One of the few good things to come out of the Coronavirus/COVID-19 pandemic means that quite a few people are watching a variety of different films during lockdown. One film you might want to seek-out is Hal Ashbey’s Harold and Maude. The film is a certified cult classic, which has stood the test of time and gained a following since its unsuccessful release in 1971. Ashley’s film is a glorious black comedy that plays by its own rules, creating an oddball tale of friendship which you must root for.
Harold (Bud Cort) is a suicidal young man who spends his time plotting ways to kill himself and visiting funerals. At one of these funerals he meets Maude (Ruth Gordon), a 79 year old kook who helps him find new meaning in life. They’re unlikely friendship soon turns into a full blown love affair, all of which is set to the musical strains of Cat Stevens.
On paper Harold and Maude shouldn’t work but it does, thanks to Colin Higgins’ bleak comic script and Hal Ashby’s freewheeling filmmaking sensibilities. The film plays like the bizarre cousin to Mike Nichols’ The Graduate, while it is also very clear that Ashby’s film had a direct influence on director Wes Anderson (nearly every one of Anderson’s films is inspired by this). Bud Cort and Ruth Gordon make an impressive pairing. The former’s dour and depressed youth, a great counterpoint to the latter’s M.P.D.G (Manic Pixie Dream Grandmother). It’s splendid casting and both actors feel like the parts were written for them – it wasn’t, Higgins began the script while at UCLA with Paul Schrader.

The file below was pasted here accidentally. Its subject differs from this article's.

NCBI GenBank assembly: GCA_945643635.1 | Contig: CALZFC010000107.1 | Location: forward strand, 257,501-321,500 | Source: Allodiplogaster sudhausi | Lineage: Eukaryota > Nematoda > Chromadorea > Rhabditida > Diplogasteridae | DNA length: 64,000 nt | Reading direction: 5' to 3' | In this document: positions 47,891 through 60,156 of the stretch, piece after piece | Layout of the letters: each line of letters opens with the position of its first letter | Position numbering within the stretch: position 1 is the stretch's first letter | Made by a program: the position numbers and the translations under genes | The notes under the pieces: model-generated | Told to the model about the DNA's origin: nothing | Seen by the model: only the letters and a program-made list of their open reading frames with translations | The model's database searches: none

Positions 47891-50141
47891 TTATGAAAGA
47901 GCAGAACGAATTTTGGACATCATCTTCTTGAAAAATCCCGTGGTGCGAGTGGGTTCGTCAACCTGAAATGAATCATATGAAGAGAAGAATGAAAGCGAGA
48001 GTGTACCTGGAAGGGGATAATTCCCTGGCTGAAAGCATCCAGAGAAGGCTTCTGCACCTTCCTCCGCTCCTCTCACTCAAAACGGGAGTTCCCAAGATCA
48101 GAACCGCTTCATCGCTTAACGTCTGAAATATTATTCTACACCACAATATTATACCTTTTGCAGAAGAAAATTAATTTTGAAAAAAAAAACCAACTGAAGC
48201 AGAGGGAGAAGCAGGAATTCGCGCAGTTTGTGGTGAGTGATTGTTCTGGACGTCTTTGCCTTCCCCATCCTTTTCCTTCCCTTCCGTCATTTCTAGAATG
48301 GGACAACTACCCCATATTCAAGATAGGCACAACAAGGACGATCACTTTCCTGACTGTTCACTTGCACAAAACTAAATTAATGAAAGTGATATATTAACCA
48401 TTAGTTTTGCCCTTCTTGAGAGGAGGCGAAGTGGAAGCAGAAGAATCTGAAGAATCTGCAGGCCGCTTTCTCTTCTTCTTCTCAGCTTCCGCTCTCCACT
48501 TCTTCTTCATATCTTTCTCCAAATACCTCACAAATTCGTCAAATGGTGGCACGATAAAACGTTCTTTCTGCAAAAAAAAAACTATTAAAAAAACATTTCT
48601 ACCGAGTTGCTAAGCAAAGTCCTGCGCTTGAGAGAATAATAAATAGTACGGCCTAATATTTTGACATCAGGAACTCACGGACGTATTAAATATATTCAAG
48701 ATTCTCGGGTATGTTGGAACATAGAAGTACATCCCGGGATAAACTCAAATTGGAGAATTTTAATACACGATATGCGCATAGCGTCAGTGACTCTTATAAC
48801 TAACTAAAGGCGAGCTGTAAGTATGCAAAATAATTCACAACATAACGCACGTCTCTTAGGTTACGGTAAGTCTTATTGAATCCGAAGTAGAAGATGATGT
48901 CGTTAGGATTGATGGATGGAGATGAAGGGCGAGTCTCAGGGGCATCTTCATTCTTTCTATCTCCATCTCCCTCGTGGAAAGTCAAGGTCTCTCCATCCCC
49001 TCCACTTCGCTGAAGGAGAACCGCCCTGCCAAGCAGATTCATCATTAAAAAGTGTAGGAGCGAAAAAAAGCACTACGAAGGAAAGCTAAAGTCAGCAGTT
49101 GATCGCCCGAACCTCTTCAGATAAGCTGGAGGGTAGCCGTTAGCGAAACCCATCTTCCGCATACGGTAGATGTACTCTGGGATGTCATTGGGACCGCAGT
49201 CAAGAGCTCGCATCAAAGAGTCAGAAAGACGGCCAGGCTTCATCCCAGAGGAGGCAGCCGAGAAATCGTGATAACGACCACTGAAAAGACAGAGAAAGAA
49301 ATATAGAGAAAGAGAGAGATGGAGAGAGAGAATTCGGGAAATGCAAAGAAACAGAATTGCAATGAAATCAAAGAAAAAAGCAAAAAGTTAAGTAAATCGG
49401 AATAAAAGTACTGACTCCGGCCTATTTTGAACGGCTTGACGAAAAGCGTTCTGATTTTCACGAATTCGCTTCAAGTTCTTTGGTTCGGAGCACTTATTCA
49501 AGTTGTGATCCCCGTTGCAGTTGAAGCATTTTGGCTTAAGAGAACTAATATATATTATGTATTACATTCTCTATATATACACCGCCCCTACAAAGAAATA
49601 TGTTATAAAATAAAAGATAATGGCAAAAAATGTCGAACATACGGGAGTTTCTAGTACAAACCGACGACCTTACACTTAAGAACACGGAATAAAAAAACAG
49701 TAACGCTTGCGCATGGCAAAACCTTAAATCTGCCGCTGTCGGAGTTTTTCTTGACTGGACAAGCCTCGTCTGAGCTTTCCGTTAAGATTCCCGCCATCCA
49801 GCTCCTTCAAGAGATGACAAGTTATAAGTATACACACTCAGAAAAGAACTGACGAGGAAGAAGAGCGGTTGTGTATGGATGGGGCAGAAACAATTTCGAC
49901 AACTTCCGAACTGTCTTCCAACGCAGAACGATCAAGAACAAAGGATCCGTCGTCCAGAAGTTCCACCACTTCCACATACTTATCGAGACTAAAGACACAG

Looking at Harold and Maude now, it’s odd to see how it wasn’t a box office success when it was first released in 1971. The film feels perfect for its time, teetering in the tail end of the counterculture movement when the Vietnam War was in still in full swing, but that’s what the passage of time can do – box office numbers don’t really matter, it’s the quality of the film that counts. Ashby went on to have a successful career without ever really succumbing to the Hollywood machine. It could be said that the rest of his oeuvre was mainly star driven (by the likes of Jack Nicholson, Warren Beatty and Peter Sellers), but Harold and Maud is very much a director’s vision.
Bold, touching and darkly comic, Harold and Maud is a great little cult gem that is just sitting there waiting to be discovered by a new audience. If you’ve seen it, watch it again and if you haven’t – what’s kept you?